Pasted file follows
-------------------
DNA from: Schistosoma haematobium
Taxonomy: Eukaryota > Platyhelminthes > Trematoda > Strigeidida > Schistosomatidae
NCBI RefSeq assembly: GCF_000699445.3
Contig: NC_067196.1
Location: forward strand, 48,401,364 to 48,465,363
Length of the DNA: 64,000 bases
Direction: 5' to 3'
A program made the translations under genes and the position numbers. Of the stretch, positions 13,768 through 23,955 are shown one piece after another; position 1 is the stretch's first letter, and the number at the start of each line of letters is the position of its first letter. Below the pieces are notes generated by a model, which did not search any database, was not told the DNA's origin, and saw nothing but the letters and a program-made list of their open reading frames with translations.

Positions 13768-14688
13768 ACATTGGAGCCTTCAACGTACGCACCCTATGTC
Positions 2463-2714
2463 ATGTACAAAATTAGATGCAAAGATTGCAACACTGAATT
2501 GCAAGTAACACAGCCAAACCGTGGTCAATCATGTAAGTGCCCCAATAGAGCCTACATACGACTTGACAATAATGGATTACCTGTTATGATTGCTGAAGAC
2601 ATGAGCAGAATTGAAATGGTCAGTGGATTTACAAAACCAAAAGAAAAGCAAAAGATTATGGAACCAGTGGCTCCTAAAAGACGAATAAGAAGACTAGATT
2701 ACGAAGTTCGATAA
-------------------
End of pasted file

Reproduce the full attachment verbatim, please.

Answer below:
DNA from: Schistosoma haematobium
Taxonomy: Eukaryota > Platyhelminthes > Trematoda > Strigeidida > Schistosomatidae
NCBI RefSeq assembly: GCF_000699445.3
Contig: NC_067196.1
Location: forward strand, 48,401,364 to 48,465,363
Length of the DNA: 64,000 bases
Direction: 5' to 3'
A program made the translations under genes and the position numbers. Of the stretch, positions 13,768 through 23,955 are shown one piece after another; position 1 is the stretch's first letter, and the number at the start of each line of letters is the position of its first letter. Below the pieces are notes generated by a model, which did not search any database, was not told the DNA's origin, and saw nothing but the letters and a program-made list of their open reading frames with translations.

Positions 13768-14688
13768 ACATTGGAGCCTTCAACGTACGCACCCTATGTC
Positions 2463-2714
2463 ATGTACAAAATTAGATGCAAAGATTGCAACACTGAATT
2501 GCAAGTAACACAGCCAAACCGTGGTCAATCATGTAAGTGCCCCAATAGAGCCTACATACGACTTGACAATAATGGATTACCTGTTATGATTGCTGAAGAC
2601 ATGAGCAGAATTGAAATGGTCAGTGGATTTACAAAACCAAAAGAAAAGCAAAAGATTATGGAACCAGTGGCTCCTAAAAGACGAATAAGAAGACTAGATT
2701 ACGAAGTTCGATAA